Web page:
Meet My Goldfish
As with most things, you can never stop at just one. Most of the residents at Gurion's Pets & Garden were hand-picked from the most reputable international farms to be part of my breeding projects. Some of these goldfish belong to close friends who have permanently checked in their fish in my 'goldfish hotel'.
Memphis, Mei-diya, Rosie
Giant Orandas are bred to attain a larger body size compared to standard Orandas. It typically takes 5 or more years for Giant Orandas to reach their full size. Memphis (male), Mei-diya (female), and Rosie (female) were imported from Thai Qian Hu Fish Farm, Thailand. They exhibit a butterfly-tail condition and swim gracefully. While this video shows them in their original pond, they now reside in a tank for all visitors to enjoy their beauty. Giant Orandas, and in fact most Orandas, are not predisposed to many health ailments, but in most cases they exhibit the masked (okame) condition and their wen growth can cause eyesight obstruction if left to grow over their eyes. As such, they will require professional wen trimming in their later years.
Feifei, Xiongmao & friends
Sadly, Feifei and Xiongmao passed on while I was away for work in Hong Kong. Yuan Bao Orandas are a newly developed breed of short-tail Oranda (typically by crossing Orandas with Ranchus) and entered the Australian market for the first time in 2016. They are a very involved breed and require much attention to water quality as they do not have the strongest immune systems and are particularly susceptible to infections of the wen. Yuan Bao literally translates to 'round baby', and is hence a very apt name to describe their rotund figures and bubbly personalities. It is also a translation for gold ingots, an ancient form of Chinese currency, so the Yuan Bao Orandas are a symbol of wealth and prosperity.
Chiyako & Hiro
They show off a very interesting tone of calico, studded with yellow and blue hues across their flanks. Their spectacular tails may look cumbersome but these provide my Shubunkins with greater-than-usual thrust. They are stunning as they dart across their tank, grabbing your attention with the flicker and flashes of their iridescent scales: this means they are hungry! Shubunkins are easy to care for and more tolerant to changes in water quality. They are peaceful fish but varieties that exhibit luxurious tail growth like Chiyako and Hiro should not be mixed with fin nippers (some goldfish nip fins!) or slow moving breeds. It is also this large extended tail that allows me to quickly diagnose how stressed they are: it is easy to tell if their tails flush pink (higher blood pressure) that they need some attention.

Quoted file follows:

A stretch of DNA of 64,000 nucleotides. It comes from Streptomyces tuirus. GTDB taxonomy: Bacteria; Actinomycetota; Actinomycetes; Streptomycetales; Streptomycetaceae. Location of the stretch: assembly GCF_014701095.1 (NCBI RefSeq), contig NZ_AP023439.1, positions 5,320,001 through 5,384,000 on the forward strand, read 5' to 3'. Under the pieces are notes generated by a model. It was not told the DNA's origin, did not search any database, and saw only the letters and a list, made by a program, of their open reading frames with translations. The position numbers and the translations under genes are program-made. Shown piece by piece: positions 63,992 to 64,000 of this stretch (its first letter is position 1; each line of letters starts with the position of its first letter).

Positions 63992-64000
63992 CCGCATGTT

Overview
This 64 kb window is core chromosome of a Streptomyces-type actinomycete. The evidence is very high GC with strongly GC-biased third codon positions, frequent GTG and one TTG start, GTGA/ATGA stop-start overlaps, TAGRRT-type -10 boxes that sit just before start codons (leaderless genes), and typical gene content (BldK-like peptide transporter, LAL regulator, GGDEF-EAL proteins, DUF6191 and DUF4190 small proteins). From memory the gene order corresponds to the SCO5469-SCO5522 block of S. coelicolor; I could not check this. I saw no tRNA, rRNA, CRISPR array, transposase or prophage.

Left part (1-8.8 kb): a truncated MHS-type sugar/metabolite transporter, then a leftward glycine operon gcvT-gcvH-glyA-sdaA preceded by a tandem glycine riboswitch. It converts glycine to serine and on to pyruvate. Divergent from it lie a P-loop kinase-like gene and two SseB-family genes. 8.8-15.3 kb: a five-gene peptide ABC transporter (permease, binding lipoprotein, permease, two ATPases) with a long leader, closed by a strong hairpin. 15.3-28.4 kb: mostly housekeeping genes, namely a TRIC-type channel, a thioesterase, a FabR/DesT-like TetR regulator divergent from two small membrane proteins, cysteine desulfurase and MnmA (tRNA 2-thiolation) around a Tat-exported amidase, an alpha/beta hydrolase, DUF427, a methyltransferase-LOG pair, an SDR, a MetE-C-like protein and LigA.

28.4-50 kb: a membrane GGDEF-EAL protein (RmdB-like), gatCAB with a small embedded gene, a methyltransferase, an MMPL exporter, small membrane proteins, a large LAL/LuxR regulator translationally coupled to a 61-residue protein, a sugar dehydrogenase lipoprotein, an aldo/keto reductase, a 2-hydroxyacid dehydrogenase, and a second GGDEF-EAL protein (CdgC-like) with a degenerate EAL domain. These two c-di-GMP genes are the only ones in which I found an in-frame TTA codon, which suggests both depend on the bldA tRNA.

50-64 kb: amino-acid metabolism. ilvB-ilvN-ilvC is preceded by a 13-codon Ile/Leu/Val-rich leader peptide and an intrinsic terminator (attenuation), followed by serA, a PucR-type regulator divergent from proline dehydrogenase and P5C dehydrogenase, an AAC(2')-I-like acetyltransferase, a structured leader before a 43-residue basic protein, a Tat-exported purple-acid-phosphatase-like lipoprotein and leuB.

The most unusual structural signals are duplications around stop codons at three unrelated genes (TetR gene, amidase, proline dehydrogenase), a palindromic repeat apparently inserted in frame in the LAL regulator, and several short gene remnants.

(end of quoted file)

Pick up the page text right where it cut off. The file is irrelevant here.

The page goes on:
Cookie & Lucious
Demekins are short-tailed Ryukins that exhibit the telescope eye (or dragon eye) condition, but they have been well established enough to secure their own variety name. High quality Demekins showcase a high hump set and full, almost spherical bellies. Cookie and Lucious have been particularly cooperative in my breeding projects, and respond well to hand-spawning techniques (although they also do spawn naturally but with smaller clutch sizes). Demekins are a very robust breed that is not prone to health issues or swim bladder issues. In my experience, they do not seem to be able to produce as thick a slime coat as other breeds so some attention must be given to good water quality to prevent fungal or bacterial skin infections.
They were nicknamed 'the Fatties' by their owner Melissa Ting (of Melting Cupcakes), and these Japanese Ranchu must be my most well-fed residents. They all exhibit their own unique personality, and fortunately they get along with each other! Japanese Ranchu are not necessarily from Japan, they are often Japanese lines that have been bred elsewhere (like in Thailand) in order to provide the market with high quality Ranchu at more reasonable prices. Sometimes these are sold as Japan Ranchu, or Japan-style Ranchu. Like all goldfish with wen growth, the main ailments with this breed come from infections of the wen. They have spawned successfully for Melissa, and I am hopeful that they will produce exceptional offspring in the next breeding season. Sadly, one female has passed on.